The physiological benefits of vitamin E tocotrienols are well-known, as evidenced by the scientific literature. Vitamin E tocotrienols contain properties that vitamin E tocopherols lack, such as the commonly used alpha-tocopherols. Research has shown that vitamin E tocotrienols (particularly the delta- and gamma-isomers) possess cytotoxic effects associated with the induction of apoptosis in various cancers, including ovarian cancer. Vitamin E tocotrienols may also be beneficial as an adjunct in the treatment of metabolic syndrome, type 2 diabetes, nonalcoholic fatty liver disease, and age-related eye disorders.
A recent human, clinical trial published in Nutrients investigated the effects of supplementation with tocotrienol-rich vitamin E on diabetic kidney disease (DKD). In this randomized, double-blind, placebo-controlled trial, researchers evaluated DKD patients for the effects of tocotrienol-rich vitamin E supplementation with 200 mg twice per day for 12 months from among a study of 59 DKD patients with 31 patients who were placed in the intervention group and 28 in the placebo group. Renal parameters, anti-fibrotic biomarkers, and hemoglobin A1c (HbA1c) were collected from all patients every 2 months to monitor adverse events and compliance.
DKD “is a debilitating microvascular complication of diabetes progressing to end-stage renal failure (ESRF)” whose pathophysiology is multifaceted and not fully understood. However, the overproduction of advanced glycation end products and byproducts from major metabolic pathways (including the protein kinase C, polyol, and hexosamine pathways) caused by chronic hyperglycemia often results in microvascular and macrovascular complications of diabetes, specifically upregulating endothelial activity in the renal glomeruli.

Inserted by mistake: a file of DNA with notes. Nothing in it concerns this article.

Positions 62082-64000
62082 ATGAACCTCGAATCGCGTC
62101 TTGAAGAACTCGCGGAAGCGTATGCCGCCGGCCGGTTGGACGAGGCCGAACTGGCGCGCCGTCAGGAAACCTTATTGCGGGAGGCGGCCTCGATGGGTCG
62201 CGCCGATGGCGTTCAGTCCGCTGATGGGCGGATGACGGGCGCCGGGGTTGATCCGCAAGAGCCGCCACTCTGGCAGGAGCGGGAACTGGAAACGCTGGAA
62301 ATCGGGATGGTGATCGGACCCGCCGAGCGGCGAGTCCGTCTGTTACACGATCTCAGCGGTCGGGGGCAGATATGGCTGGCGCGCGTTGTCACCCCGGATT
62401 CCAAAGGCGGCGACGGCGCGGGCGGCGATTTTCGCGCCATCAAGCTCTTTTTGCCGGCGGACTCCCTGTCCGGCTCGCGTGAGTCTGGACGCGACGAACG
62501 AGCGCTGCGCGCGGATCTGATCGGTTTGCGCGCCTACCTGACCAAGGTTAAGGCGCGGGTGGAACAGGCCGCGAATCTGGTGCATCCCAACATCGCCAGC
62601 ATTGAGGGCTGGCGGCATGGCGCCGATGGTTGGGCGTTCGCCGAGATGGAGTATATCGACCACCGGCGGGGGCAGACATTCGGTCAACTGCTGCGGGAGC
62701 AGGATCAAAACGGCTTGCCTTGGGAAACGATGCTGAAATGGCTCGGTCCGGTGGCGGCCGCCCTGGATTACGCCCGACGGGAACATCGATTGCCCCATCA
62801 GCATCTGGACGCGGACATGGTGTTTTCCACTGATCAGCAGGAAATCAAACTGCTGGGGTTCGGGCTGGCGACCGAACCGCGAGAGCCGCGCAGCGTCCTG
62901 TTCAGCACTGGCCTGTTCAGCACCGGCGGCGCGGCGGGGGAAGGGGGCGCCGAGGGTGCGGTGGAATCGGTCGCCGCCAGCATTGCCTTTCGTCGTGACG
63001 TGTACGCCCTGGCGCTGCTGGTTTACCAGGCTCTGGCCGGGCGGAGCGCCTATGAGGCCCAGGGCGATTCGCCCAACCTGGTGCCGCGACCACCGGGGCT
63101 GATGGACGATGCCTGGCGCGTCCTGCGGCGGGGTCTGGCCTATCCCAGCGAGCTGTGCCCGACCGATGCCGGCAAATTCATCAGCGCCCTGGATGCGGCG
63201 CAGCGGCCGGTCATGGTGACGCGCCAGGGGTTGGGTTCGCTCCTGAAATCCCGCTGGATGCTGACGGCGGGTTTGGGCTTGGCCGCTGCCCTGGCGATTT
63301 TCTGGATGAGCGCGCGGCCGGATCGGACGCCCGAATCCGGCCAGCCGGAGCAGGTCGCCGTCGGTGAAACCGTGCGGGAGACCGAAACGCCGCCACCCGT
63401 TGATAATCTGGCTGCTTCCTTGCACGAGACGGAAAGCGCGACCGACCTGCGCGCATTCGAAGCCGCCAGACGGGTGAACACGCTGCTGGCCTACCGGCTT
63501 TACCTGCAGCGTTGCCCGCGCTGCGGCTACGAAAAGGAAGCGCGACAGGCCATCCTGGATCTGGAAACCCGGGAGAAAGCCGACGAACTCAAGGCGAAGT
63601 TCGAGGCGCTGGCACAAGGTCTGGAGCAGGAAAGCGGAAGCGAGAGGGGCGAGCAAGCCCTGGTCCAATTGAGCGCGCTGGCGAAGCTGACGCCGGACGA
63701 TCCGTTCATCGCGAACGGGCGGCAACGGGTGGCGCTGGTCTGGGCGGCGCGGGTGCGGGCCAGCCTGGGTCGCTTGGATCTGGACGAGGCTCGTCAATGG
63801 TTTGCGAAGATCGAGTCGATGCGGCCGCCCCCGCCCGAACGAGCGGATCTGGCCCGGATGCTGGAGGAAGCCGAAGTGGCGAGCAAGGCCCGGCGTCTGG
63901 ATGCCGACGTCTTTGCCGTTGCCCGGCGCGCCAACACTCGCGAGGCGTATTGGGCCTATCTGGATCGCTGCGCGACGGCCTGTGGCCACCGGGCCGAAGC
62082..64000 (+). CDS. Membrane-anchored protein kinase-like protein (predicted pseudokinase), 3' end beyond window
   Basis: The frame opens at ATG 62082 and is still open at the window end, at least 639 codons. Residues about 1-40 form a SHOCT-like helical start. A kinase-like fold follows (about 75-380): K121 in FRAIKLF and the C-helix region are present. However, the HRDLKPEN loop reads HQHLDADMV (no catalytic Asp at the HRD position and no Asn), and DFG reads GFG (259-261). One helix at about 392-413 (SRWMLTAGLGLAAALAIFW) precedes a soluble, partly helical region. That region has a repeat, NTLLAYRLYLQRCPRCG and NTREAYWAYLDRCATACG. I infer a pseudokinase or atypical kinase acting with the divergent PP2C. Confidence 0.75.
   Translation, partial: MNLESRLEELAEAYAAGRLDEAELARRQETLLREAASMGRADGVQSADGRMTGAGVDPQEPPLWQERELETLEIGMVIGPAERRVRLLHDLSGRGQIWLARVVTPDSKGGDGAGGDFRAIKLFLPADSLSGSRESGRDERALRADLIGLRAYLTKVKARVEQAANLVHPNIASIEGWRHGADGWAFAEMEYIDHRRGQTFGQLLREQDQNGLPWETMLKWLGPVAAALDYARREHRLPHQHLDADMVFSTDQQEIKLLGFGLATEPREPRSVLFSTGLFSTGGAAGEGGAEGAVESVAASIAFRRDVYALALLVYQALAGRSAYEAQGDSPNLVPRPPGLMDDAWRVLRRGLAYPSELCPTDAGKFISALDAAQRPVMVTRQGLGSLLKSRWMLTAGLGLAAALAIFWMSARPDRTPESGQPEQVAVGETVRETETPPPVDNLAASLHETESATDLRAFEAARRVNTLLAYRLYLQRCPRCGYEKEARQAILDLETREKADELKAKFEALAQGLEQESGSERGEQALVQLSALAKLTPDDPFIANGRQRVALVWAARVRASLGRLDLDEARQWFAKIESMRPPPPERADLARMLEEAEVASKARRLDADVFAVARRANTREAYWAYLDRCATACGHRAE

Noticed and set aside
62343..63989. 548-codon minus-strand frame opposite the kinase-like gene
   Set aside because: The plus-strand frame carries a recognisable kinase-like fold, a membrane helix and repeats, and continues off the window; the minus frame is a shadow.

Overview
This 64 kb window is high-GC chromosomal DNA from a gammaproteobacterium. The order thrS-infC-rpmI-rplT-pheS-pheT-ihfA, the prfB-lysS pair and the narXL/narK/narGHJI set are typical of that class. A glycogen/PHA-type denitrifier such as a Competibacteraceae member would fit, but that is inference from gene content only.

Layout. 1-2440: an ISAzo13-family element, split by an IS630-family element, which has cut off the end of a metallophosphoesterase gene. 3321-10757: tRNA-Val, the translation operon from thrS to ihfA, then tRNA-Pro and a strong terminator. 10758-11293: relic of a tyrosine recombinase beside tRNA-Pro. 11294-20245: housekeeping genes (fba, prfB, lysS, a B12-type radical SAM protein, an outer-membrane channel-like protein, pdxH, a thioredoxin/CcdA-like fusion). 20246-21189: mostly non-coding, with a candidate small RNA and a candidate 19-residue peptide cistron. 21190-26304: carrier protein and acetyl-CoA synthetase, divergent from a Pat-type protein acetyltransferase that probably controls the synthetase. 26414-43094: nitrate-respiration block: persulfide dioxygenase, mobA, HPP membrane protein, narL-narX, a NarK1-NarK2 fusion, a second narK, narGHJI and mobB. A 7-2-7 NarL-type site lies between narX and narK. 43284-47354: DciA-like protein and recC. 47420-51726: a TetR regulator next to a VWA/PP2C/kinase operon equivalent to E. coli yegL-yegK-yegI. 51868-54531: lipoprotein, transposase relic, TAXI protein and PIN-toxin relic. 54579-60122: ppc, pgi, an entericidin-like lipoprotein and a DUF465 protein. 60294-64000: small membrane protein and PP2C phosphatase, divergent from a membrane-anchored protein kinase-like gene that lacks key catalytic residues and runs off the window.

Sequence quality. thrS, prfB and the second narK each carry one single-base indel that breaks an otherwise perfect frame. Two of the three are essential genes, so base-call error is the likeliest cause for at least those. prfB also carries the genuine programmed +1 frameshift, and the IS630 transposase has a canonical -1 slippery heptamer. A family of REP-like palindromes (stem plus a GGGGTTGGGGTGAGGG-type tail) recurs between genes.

After 8 months, tocotrienol-rich vitamin E supplementation demonstrated improved kidney function parameters by significantly reduced serum creatinine levels and significantly increased estimated glomerular filtration rate (eGFR) compared to a placebo. No changes were found in renal parameters at 12 months, which suggested that the renoprotective effects of tocotrienols may only be sustained until 8 months post-supplementation. No significant changes were observed in urea, uric acid, anti-fibrotic parameters, or HbA1c.
Adopting a low-glycemic diet, abundant in potassium-rich vegetables and fruits, and increasing physical activity may be the first line of defense for supporting kidney health and managing blood glucose and insulin metabolism in DKD. In addition, resveratrol supplementation in vitro and in human clinicals has shown positive effects in diabetic nephropathy and kidney disease due to its powerful antioxidant and anti-inflammatory properties. Vitamin E tocotrienols have antioxidant properties that may be an additional clinically relevant tool for supporting kidney function and potentially reducing the progression of diabetic kidney disease, along with a potential reduction in the risk of developing ESRF. More long-term, human trials are needed to confirm the beneficial effects of vitamin E tocotrienols on kidney health in diabetic patients.
By Caitlin Higgins, MS, CNS, LDN